MLA and Oxford University Press are seeking nominations for the Oxford Online Library Champion Awards 2007, which will recognise public librarians' work in promoting Oxford Online resources. Over 97% of public libraries in England are now offering 24x7 access to these prestigious resources. Categories for nominations include:
Prizes include a two-night luxury stay for two in Oxford, lunch at the Printer's House of OUP, individual tour of OUP Museum and the Bodleian Library, copy of the new edition of the leather-bound Shorter Oxford English Dictionary; and perpetual access to five Oxford Digital Reference Shelf products.
Nominate at: http://www.oup.com/online/mla/awards/ before the closing date of 30 October 2007.
[Received: August 2007]
Back to headlines
Intute has just released three new FREE Internet tutorials for the Health and Life Sciences in the Virtual Training Suite. The tutorials teach Internet research skills for university students and are ideal for use in undergraduate courses:
1. Internet for Dentistry and Oral Health
By Claire McCarthy, Lecturer in Dental Hygiene & Research Hygienist, The Dental Institute, Kings College London and Laurian Williamson, Content Coordinator, Intute: Health and Life Sciences, University of Nottingham
2. Internet Pharmacist
By Robert Abbott, an information scientist based at Intute: Health and Life Sciences, University of Nottingham, building on the original tutorial by Fawz Farhan, Editorial Director, Mediapharm, consultant to HEA Health Sciences and Practice, and visiting lecturer in pharmacy practice at King's College London
3. Internet for Allied Health
By David Brunt, Intute Service Officer for Nursing, Midwifery & Allied Health, University of Nottingham and Nicola Smart, former Service Officer, Intute Health and Life Sciences, University of Nottingham.
The tutorials offer advice on using the Internet for research for university work, offering a guide to some of the key academic websites for the subject, advice on Internet searching and on critical evaluation of information found on the Internet. "Success Stories" in each tutorial illustrate how the Internet can be used effectively to support education and research.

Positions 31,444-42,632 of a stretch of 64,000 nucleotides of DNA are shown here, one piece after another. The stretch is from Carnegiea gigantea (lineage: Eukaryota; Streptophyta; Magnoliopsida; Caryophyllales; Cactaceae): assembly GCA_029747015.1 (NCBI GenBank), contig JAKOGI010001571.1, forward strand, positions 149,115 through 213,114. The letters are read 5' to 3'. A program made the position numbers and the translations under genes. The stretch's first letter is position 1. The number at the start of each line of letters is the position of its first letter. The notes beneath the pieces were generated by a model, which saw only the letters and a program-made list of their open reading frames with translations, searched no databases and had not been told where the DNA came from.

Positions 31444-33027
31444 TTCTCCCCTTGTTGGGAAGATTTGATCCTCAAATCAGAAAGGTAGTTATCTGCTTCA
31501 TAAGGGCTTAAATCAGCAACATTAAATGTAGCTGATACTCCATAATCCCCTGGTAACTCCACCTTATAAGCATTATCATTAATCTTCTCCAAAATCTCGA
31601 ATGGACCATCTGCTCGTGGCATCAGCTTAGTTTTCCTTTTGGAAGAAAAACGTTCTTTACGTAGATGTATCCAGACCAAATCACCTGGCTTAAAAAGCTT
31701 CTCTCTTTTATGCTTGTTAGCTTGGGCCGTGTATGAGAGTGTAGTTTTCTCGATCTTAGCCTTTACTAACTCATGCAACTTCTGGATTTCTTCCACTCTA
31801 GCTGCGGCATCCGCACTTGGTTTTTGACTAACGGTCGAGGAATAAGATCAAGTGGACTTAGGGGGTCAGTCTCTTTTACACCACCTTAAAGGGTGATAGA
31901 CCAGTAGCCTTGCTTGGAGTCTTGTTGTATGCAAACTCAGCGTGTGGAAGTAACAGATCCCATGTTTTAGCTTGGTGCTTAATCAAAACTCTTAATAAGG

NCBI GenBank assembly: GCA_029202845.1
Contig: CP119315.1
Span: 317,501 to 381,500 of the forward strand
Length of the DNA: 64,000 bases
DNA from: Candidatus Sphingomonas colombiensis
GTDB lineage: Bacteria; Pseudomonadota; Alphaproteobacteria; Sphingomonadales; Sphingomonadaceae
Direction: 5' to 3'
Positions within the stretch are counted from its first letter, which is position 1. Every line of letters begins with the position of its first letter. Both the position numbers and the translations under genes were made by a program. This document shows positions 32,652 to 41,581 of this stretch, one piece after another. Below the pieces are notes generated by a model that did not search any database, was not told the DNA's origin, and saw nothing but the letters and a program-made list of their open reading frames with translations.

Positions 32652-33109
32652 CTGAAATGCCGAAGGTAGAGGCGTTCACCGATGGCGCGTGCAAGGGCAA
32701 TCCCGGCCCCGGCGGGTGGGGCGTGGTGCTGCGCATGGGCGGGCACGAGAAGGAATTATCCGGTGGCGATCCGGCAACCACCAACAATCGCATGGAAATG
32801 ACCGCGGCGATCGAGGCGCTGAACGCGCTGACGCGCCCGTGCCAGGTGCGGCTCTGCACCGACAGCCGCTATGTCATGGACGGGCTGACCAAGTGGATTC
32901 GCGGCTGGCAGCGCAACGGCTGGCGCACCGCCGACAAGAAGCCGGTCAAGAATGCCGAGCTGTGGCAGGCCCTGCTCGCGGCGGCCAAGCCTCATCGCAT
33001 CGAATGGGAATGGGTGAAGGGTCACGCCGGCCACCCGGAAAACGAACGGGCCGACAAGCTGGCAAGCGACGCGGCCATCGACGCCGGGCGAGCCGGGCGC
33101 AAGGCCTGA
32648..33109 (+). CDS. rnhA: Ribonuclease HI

All the tutorials can be accessed free on the Web as part of the JISC-funded Intute service. Intute Virtual Training Suite: http://www.vts.intute.ac.uk
[Received: July 2007]
Back to headlines
Blackwell Book Services is working with OCLC and its WorldCat Selection service to provide customers with a new workflow.
The WorldCat Selection service helps libraries that use several book suppliers streamline selection and ordering and delivers the corresponding WorldCat records to the library system. Selectors can review notification slips from many suppliers in WorldCat Selection, saving them the trouble of learning to manipulate several supplier systems.
For those libraries that wish to take advantage of both WorldCat Selection and Blackwell Collection manager, a planned link from WorldCat Selection records to related titles in Collection Manager will consolidate all information needed to make informed selection decisions. Collection Manager can augment the selection and ordering process with additional information such as tables of contents and when available, ebook previews. OCLC and Cornell University Library staff have worked together to develop the WorldCat Selection service which is based on software known as the Integrated Tool for Selection and Ordering at Cornell University Library (ITSO CUL).
[Received: July 2007]
Back to headlines
32 grants totalling £237,000 have been awarded in the past year to help museums to acquire and conserve items of outstanding scientific or industrial importance.